After his father's death, young Jeffrey Mannus (Heder) vows to always look after his mother, Jan (Keaton). Now 29 years old, Jeffrey is still living at home with his widowed mom, an arrangement that suits the Mama's Boy just fine. When Jan meets a charismatic motivational speaker named Mert Rosenblum (Daniels), sparks fly, as there is instant chemistry between the two. Much to Jeffrey's dismay his mom begins to date Mert, threatening his territory and dividing his mother
The anamorphically enhanced 1.78:1 DVD appears overly bright, with whites that can wash out the image. Shadows are delineated well, but the elevated black level flattens the image. Colors are nicely saturated, but fleshtones have an unhealthy hue. Details are delivered nicely at times, but much of the presentation appears soft. And while edge enhancement is not a problem, the picture looks overly digitized and harsh, with occasional mosquito noise visible. (Danny Richelieu)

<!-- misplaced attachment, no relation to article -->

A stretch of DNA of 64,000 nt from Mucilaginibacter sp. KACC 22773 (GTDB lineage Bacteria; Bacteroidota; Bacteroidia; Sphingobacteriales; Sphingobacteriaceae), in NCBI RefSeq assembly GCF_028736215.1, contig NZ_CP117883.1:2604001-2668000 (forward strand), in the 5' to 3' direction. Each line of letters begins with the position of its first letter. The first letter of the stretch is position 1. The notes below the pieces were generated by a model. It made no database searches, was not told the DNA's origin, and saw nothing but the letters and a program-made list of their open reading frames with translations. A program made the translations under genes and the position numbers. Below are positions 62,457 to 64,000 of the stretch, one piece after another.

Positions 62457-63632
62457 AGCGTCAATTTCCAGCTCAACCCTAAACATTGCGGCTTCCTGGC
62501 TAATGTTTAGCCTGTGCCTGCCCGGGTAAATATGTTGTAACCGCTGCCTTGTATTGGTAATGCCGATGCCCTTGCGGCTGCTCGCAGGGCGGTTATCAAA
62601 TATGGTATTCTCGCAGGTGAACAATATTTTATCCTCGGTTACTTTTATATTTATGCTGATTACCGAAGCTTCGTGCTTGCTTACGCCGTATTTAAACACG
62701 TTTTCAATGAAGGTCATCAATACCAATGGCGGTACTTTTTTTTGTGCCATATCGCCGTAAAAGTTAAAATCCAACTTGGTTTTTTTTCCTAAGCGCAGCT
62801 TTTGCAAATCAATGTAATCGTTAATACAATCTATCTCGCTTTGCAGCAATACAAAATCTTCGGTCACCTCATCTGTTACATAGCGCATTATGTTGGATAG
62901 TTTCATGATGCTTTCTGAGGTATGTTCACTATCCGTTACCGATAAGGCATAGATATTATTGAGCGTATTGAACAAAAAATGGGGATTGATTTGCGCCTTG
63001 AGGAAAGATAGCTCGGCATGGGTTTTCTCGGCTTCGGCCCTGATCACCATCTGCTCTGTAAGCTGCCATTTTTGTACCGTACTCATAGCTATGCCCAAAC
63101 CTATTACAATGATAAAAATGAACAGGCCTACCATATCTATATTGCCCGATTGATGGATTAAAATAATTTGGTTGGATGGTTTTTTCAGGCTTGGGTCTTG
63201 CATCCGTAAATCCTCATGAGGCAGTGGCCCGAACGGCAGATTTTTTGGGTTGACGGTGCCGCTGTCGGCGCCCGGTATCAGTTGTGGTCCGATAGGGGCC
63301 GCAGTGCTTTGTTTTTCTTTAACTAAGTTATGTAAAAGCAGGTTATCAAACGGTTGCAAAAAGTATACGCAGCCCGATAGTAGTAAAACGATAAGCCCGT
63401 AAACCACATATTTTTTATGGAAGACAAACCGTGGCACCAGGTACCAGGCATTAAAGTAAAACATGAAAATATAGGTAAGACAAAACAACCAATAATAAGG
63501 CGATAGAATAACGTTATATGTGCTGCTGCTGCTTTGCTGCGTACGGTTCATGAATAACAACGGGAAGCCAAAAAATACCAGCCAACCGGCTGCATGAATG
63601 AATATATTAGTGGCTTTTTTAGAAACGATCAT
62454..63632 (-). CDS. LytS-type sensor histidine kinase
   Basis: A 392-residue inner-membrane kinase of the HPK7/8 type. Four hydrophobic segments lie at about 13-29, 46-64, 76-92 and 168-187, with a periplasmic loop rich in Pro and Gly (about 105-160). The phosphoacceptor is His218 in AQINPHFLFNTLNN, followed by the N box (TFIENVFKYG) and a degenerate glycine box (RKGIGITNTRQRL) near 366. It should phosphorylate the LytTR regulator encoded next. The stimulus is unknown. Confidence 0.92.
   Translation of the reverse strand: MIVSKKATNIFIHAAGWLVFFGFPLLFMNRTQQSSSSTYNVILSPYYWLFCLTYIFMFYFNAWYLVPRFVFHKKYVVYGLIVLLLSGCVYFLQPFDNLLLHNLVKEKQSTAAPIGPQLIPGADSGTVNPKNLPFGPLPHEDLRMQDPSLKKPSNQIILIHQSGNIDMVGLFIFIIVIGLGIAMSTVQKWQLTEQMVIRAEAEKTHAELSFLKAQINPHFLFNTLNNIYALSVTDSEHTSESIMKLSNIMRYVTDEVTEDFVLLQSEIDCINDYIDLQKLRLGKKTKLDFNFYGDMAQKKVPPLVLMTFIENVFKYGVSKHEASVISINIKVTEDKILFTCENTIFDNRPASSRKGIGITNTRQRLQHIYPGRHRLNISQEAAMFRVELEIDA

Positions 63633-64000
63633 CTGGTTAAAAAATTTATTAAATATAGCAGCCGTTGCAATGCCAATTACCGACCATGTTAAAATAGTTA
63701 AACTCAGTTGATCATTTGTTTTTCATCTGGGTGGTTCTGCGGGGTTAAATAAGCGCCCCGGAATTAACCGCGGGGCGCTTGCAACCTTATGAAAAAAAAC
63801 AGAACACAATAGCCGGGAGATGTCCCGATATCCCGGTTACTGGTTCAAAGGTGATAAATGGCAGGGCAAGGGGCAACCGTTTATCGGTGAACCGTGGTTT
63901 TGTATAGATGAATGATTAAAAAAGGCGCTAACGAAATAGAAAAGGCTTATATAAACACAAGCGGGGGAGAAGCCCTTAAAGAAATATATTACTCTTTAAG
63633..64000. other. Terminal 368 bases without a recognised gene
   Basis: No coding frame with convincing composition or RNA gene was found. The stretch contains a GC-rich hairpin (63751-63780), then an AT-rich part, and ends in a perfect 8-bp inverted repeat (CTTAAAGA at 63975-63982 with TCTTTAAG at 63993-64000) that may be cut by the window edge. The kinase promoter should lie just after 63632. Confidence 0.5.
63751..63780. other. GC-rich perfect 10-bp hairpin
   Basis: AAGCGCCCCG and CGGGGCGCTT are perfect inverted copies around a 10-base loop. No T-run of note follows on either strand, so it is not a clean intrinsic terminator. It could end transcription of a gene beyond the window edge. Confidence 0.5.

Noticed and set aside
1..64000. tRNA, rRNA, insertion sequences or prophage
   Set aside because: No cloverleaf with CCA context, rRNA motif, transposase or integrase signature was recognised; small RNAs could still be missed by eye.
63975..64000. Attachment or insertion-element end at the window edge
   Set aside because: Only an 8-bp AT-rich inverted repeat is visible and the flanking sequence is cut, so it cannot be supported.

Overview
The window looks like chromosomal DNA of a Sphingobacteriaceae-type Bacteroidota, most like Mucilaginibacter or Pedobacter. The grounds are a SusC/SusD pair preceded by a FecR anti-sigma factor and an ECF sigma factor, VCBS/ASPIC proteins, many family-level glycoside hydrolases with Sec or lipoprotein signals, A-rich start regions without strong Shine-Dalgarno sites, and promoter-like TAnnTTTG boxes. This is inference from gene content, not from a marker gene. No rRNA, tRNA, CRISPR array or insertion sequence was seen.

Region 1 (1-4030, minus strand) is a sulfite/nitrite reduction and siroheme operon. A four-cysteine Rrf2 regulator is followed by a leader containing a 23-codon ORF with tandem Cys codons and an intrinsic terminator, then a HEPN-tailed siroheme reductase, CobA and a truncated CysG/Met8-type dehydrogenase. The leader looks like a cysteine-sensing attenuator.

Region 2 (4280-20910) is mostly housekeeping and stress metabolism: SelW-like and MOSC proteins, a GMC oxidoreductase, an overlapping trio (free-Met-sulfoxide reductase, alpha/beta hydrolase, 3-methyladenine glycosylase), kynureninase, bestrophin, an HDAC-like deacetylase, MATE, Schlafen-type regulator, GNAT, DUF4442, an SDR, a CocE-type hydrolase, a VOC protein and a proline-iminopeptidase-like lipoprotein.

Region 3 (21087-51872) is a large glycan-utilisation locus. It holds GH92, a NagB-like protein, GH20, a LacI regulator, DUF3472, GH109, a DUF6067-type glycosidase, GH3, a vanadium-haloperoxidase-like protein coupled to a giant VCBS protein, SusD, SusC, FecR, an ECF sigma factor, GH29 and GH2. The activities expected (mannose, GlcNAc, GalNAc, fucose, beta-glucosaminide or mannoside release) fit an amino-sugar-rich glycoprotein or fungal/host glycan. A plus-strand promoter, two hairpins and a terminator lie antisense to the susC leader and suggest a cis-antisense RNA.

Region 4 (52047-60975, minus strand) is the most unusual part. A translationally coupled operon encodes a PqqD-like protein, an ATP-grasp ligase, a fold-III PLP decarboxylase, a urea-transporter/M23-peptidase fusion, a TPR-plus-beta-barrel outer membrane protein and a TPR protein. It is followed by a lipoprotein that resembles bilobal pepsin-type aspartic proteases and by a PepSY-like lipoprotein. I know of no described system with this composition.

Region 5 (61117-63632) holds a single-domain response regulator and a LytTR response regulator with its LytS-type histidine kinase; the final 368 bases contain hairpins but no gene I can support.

Reason #105 Why Readers Love Widescreen Review:
Since Issue 5 (my first), I focused on reviews of Laser Discs and now DVDs, and From The Editor's Couch. Also, WSR has a lot of punch in the new equipment features. The technical essays have been superb! My home theatre setup depended (and still depends) on knowledge gained from WSR. WSR has become the media reference for me with regard to picture and sound quality assurance in display equipment and widescreen entertainment (movies, music events, and documentaries). I still do not have Issues 1 through 4 or the Premiere Special Edition of WSR and hope you put them on the subscribers' site eventually, so that I can giggle at some of the early typos and slips (if you leave them in). However, I'm sure that the early editions make for interesting historical reading as well, because I believe WSR has moved the display industry forward through the pushing the envelope attitude of Gary Reber. Carry on.